From a 1920s Chicago scrapbook
Lilyan Tashman was the youngest daughter of an Orthodox Jewish tailor from Brooklyn. She went on the stage at 17 to support her family, and was not averse to showing her legs to Florenz Ziegfeld for a chance at the 1916 Follies. She loved the risqué life of Jazz Age Broadway, “Sables, Rollses, leases flood in and may be had for the choosing” she said (Mann 113). In 1925, she married Edmund Lowe. They were “free lovers of the Greenwich Village type” both gay, but genuinely fond of one another, and they moved to Hollywood. “Sparkling, witty fun, they were the hosts of screenland’s most fabulous soirees” and the fan magazines reported they were “supremely happy in a town where most marriages are just one long tug of war” (Mann 116). She was a glamorous cinema fashion plate, and her chic, feminine style was fan magazine catnip. In 1934, she was stricken with stomach cancer. Only 37 years old, she died with her husband holding her hand. She had an Orthodox Jewish funeral in Brooklyn; a crush of 10,000 mostly female fans mobbed the cemetery to say farewell.
George Beranger was born in Sydney, Australia, of German heritage. His mother committed suicide when he was three, and he left home, like his older brothers did, at 14. He trouped with the Walter Bentley Players in Sydney, and followed them to Vancouver, BC, in 1912. On the boat he reinvented himself as a Frenchman, Andre de Beranger. He, too worked for DW Griffith, he was both an assistant director and played a small part in The Birth of a Nation. His career flourished after World War I, he made 40 films and enough money to build a hacienda in Laguna Beach and maintain a Paris apartment. “But comedy was his forte, particularly the role of the ardent but unlucky lover” (Cosgrove). His career foundered in the talkie era, he screened silent films from his own collection alone in his room at the Hollywood Athletic Club. He lived in a small house at the beach, which is where he was found in 1973, dead, surrounded by mementos of a long vanished career.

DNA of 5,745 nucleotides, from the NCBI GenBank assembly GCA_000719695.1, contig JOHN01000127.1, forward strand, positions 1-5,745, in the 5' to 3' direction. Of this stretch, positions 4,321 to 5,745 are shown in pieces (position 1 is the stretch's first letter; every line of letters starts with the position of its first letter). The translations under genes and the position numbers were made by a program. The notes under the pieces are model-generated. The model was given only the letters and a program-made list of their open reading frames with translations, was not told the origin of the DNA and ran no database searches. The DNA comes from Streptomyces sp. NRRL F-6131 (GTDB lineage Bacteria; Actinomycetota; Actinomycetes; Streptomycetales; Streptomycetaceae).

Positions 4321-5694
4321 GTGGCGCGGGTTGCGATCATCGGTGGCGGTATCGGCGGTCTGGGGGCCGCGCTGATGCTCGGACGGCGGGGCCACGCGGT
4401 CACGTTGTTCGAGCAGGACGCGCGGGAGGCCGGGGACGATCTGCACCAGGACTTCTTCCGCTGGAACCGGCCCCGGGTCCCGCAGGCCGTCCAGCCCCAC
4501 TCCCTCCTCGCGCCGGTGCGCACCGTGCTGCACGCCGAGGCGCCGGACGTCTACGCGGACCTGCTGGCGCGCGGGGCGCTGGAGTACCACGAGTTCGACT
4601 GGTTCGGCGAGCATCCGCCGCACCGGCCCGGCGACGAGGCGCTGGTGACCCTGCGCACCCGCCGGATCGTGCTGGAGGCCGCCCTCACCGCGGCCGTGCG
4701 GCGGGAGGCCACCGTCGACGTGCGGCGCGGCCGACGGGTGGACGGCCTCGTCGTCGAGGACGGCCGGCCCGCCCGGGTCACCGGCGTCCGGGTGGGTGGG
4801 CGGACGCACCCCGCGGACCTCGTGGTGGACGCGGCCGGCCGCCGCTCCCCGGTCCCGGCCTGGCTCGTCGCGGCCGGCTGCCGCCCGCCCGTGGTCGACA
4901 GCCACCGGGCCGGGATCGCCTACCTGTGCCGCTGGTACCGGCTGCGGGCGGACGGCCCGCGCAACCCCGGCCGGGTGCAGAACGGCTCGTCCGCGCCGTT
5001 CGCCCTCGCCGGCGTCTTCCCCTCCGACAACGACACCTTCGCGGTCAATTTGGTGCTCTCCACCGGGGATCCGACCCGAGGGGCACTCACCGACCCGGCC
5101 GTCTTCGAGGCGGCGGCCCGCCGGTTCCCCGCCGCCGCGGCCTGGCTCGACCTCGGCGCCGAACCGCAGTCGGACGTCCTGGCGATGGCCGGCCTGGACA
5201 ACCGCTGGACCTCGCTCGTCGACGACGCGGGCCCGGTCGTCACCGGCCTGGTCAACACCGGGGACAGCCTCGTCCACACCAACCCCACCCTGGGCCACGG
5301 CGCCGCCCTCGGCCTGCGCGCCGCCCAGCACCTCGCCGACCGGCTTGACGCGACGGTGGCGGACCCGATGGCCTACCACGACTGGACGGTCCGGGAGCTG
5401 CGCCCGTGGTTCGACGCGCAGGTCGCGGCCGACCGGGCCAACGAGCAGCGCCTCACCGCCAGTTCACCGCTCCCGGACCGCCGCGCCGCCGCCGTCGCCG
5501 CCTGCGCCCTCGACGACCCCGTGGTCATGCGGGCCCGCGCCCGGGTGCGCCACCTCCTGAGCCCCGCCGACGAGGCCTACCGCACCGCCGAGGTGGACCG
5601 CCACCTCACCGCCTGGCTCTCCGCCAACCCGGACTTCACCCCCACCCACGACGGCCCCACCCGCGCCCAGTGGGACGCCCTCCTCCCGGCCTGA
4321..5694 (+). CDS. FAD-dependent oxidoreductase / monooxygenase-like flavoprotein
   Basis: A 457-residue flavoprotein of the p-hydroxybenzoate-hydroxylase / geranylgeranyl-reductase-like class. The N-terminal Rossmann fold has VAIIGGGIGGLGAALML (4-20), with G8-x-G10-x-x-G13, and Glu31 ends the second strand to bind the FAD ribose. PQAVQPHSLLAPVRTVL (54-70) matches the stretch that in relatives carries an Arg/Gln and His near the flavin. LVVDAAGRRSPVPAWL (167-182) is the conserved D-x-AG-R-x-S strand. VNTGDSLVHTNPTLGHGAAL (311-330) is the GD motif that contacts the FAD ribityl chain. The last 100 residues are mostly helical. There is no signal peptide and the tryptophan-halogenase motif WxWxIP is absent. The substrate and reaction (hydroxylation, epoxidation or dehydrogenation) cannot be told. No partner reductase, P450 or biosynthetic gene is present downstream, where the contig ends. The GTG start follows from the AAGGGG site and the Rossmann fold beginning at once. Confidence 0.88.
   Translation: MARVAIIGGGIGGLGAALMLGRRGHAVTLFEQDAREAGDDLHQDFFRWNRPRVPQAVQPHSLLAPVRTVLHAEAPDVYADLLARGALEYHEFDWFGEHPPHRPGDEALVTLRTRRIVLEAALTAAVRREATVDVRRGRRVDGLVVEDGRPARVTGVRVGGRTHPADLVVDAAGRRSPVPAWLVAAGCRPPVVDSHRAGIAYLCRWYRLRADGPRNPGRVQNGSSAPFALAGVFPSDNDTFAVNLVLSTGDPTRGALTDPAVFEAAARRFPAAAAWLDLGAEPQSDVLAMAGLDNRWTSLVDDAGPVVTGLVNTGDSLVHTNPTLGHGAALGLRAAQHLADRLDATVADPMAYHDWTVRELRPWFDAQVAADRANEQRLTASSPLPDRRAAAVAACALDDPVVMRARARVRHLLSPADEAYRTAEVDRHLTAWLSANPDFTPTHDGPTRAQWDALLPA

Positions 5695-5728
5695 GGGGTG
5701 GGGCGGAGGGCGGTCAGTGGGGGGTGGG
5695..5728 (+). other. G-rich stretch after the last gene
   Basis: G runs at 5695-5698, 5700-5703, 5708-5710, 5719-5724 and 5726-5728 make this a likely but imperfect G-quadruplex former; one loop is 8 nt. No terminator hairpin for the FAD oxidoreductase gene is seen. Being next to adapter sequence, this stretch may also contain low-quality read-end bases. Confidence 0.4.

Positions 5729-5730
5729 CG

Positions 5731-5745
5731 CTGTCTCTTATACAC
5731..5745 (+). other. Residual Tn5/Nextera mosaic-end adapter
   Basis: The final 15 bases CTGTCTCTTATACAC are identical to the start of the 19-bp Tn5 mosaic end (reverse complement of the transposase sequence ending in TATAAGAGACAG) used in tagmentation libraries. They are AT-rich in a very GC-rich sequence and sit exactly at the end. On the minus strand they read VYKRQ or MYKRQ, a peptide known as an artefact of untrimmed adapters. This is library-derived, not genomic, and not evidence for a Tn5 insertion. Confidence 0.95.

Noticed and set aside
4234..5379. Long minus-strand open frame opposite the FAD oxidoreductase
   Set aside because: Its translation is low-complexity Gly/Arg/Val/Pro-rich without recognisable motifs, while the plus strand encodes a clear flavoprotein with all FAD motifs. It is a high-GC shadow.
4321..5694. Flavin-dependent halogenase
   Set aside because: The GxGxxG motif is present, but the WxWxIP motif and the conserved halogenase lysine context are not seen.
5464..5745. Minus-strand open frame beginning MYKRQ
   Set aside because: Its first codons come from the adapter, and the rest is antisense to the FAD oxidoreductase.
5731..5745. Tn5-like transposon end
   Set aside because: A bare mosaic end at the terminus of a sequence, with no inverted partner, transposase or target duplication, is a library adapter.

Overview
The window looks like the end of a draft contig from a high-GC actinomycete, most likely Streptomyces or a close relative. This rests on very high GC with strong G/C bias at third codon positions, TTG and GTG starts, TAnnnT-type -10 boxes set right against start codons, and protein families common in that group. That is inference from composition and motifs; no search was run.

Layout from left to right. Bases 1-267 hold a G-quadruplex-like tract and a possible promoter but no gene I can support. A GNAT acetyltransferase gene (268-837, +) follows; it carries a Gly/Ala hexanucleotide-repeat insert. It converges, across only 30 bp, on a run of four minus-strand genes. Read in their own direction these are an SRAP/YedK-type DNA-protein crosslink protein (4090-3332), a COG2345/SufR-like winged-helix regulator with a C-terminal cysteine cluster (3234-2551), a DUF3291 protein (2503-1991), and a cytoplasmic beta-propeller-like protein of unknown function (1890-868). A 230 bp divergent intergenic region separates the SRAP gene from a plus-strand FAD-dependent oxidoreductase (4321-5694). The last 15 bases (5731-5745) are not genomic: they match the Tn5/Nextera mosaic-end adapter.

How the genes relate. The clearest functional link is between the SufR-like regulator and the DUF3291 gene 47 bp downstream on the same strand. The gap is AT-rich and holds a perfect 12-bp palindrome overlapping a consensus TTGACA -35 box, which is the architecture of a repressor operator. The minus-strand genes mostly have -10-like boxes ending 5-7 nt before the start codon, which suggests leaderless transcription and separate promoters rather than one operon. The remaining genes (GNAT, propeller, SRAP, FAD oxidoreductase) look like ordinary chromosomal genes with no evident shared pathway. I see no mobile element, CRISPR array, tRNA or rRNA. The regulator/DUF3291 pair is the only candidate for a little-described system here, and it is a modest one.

Lilyan Tashman and Andre de Beranger
So This Is Paris was filmed from March to May of 1926. Usually WB films were shot in a quick 4 weeks, but Lubitsch’s took twice as long. He didn’t shoot a lot of takes, editing the film in the camera, much like Alfred Hitchcock. After extensive rehearsals were satisfactory he would announce “This is the picture” meaning he was ready to start shooting.
In 1924, Warner Brothers top grossing star was Rin Tin Tin. Lubitsch was a prestigious acquisition for the studio, under contract, he made five films for them in two years. Warners was gearing up to introduce sound to motion pictures, and Lubitsch’s films had been a financial disappointment. The director in his turn was dissatisfied both with the technical resources and the contract actors he was forced to cast. He induced them to borrow Lilyan Tashman from another studio for the other woman. Harry Warner thought he would be directing a spectacle for them, like he had in Europe, “You have picked your own stories and made your own pictures without interference but made them too subtle the world wants thrill and excitement” he telegraphed (Eyman116).
The spectacular art direction was by Harold Grieve. “Lubitsch was a very good person. If he trusted you, and he liked you, he’d let you do your job. I would bring him my sketches, he’d approve them, and that was that” (Eyman 112).